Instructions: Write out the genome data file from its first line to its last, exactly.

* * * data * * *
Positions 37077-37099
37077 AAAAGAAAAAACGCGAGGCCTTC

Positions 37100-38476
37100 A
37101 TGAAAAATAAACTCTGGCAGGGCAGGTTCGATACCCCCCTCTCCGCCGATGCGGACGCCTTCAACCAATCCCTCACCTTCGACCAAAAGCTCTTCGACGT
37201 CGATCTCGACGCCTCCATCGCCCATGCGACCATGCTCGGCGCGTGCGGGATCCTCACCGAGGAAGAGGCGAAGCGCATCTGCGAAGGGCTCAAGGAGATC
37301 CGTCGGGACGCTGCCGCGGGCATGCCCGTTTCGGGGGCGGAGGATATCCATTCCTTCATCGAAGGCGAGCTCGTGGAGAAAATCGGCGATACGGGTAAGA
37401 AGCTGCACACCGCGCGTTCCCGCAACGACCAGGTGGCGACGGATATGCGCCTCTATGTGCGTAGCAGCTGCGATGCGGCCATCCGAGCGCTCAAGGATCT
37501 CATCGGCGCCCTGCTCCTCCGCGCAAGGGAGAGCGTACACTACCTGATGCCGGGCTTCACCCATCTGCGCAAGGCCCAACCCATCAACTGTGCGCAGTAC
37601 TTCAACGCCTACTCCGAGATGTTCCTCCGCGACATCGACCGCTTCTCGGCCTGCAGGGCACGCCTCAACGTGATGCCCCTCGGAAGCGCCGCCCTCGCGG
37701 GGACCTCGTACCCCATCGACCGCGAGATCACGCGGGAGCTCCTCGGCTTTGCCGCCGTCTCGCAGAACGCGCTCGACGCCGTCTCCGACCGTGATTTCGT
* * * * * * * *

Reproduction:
Positions 37077-37099
37077 AAAAGAAAAAACGCGAGGCCTTC

Positions 37100-38476
37100 A
37101 TGAAAAATAAACTCTGGCAGGGCAGGTTCGATACCCCCCTCTCCGCCGATGCGGACGCCTTCAACCAATCCCTCACCTTCGACCAAAAGCTCTTCGACGT
37201 CGATCTCGACGCCTCCATCGCCCATGCGACCATGCTCGGCGCGTGCGGGATCCTCACCGAGGAAGAGGCGAAGCGCATCTGCGAAGGGCTCAAGGAGATC
37301 CGTCGGGACGCTGCCGCGGGCATGCCCGTTTCGGGGGCGGAGGATATCCATTCCTTCATCGAAGGCGAGCTCGTGGAGAAAATCGGCGATACGGGTAAGA
37401 AGCTGCACACCGCGCGTTCCCGCAACGACCAGGTGGCGACGGATATGCGCCTCTATGTGCGTAGCAGCTGCGATGCGGCCATCCGAGCGCTCAAGGATCT
37501 CATCGGCGCCCTGCTCCTCCGCGCAAGGGAGAGCGTACACTACCTGATGCCGGGCTTCACCCATCTGCGCAAGGCCCAACCCATCAACTGTGCGCAGTAC
37601 TTCAACGCCTACTCCGAGATGTTCCTCCGCGACATCGACCGCTTCTCGGCCTGCAGGGCACGCCTCAACGTGATGCCCCTCGGAAGCGCCGCCCTCGCGG
37701 GGACCTCGTACCCCATCGACCGCGAGATCACGCGGGAGCTCCTCGGCTTTGCCGCCGTCTCGCAGAACGCGCTCGACGCCGTCTCCGACCGTGATTTCGT